4 weeks on, no sign Spanish volcano eruption is close to end
MADRID -- There is no sign that a volcanic eruption on the Spanish island of La Palma is coming to an end, four weeks after it began, officials said Sunday.
The volcano on one of the Canary Islands off northwest Africa has so far destroyed more than 1,800 buildings, mostly homes, though prompt evacuations have helped avoid casualties on the island of some 85,000 people.
Canary Islands President Angel Victor Torres said scientists monitoring the eruption that began Sept. 19 have seen no indications that the eruption is abating, as rivers of lava continue flowing slowly toward the sea.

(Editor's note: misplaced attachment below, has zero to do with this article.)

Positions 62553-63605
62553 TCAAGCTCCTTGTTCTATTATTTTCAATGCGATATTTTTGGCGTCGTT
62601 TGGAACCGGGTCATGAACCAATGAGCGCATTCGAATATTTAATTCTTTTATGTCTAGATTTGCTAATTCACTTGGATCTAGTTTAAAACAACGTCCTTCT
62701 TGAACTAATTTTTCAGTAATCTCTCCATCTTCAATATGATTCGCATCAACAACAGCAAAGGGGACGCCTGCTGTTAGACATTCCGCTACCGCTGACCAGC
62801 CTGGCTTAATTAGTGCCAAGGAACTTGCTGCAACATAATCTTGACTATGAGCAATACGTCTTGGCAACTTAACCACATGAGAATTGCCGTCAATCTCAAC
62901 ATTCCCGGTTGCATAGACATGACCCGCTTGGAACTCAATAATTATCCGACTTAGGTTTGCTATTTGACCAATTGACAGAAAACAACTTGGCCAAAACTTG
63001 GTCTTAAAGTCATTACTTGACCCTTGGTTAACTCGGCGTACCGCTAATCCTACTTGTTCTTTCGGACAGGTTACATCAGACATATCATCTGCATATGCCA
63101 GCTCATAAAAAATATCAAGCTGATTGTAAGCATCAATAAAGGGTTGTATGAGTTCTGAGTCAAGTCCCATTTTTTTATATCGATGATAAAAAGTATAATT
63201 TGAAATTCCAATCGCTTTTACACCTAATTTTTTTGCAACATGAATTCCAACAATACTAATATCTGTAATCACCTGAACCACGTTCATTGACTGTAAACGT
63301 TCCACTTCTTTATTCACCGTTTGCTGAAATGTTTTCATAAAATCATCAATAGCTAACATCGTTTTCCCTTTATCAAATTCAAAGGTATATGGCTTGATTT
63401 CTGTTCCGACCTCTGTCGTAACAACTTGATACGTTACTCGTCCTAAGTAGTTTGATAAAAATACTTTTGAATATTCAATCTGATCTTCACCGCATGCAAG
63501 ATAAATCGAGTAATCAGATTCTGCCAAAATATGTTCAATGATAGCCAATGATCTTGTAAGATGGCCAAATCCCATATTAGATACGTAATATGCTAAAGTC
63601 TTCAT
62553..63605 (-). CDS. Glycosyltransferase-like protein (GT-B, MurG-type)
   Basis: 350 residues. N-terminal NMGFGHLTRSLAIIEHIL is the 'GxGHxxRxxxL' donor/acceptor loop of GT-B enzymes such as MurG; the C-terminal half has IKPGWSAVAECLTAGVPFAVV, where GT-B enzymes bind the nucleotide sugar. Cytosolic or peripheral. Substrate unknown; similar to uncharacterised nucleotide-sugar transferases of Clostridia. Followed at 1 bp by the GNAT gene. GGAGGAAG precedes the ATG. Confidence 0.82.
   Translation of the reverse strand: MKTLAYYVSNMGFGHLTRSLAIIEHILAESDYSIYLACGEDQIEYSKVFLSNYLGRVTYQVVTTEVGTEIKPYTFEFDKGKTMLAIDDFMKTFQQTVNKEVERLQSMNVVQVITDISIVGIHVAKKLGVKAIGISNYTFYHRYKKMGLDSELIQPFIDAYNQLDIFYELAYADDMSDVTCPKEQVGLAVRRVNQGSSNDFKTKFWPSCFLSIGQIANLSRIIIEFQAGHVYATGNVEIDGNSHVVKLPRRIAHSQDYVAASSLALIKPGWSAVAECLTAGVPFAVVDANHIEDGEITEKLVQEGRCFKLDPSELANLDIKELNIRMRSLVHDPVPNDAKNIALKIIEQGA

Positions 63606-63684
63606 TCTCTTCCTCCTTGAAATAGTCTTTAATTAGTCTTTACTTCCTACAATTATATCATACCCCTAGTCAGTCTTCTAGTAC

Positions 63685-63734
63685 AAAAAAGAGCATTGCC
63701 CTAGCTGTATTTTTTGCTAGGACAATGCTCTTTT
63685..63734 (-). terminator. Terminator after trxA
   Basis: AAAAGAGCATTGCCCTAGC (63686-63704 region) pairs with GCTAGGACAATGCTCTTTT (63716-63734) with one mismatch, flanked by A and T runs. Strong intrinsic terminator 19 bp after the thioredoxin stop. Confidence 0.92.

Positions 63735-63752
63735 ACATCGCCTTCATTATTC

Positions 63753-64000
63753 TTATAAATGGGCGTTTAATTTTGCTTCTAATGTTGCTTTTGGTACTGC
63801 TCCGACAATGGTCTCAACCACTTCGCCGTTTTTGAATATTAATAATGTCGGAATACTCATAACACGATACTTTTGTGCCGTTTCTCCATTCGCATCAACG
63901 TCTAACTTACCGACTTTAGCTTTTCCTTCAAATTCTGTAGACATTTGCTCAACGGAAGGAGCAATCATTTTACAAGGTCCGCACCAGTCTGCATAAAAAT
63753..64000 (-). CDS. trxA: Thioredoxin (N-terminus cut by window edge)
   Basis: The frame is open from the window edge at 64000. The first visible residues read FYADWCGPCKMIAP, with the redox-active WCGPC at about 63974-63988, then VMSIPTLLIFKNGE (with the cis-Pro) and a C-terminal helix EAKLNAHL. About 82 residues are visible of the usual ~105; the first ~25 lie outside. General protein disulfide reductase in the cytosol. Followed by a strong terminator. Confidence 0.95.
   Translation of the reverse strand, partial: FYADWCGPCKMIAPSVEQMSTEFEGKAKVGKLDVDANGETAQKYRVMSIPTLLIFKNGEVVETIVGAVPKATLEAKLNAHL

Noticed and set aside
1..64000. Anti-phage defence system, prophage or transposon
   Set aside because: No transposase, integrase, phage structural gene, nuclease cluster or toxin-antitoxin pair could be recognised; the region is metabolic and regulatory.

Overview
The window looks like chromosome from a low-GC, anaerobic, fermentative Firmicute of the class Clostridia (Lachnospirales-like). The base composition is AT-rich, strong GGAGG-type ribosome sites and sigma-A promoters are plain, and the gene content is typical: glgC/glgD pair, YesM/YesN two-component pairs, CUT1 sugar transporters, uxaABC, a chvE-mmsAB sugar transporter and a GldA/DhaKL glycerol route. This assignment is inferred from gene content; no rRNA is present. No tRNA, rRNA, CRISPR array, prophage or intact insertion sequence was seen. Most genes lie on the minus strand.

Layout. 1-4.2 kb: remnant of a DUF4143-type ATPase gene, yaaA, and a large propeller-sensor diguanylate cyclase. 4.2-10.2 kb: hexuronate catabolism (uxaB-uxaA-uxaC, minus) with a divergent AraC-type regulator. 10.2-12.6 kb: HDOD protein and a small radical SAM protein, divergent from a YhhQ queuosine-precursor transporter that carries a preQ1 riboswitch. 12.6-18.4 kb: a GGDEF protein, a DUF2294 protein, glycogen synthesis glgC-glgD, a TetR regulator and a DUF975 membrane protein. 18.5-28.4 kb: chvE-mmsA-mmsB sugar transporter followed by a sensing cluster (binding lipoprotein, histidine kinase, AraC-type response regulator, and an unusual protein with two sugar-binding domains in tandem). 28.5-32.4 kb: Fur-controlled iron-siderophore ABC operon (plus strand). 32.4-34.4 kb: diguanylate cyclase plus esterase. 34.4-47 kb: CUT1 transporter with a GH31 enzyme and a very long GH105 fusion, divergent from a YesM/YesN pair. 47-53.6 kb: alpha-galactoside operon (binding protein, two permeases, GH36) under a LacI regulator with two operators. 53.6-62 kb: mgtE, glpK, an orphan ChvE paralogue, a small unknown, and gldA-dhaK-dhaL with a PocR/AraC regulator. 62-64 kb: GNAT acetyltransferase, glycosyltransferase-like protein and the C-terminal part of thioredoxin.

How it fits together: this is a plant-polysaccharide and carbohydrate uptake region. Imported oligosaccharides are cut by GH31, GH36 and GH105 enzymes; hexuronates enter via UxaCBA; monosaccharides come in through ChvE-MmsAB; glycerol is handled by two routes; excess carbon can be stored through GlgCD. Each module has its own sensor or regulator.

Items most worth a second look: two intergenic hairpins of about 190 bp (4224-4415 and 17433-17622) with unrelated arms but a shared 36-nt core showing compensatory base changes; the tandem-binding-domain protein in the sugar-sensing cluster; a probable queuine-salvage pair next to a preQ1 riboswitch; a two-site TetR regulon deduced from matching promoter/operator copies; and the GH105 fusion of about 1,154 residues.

"We are at the mercy of the volcano," Torres told reporters. "It's the only one who can decide when this ends."
Some 7,000 people have had to leave their homes.
The volcano has produced a constant rumble and roar, with dozens of minor earthquakes most days, and has covered a wide area with volcanic ash. The ash plume is several kilometres high.
Airlines have sporadically canceled flights to the islands, including 56 flights over Saturday and Sunday, due to the ash.
The latest satellite imagery showed the molten rock has covered 754 hectares (almost 1,900 acres), most of it countryside and farm land.
Almost 60 kilometres of roads have also been ruined.
The island lives mainly from tourism and banana plantations. The government has pledged millions of euros (dollars) to help rebuild damaged infrastructure.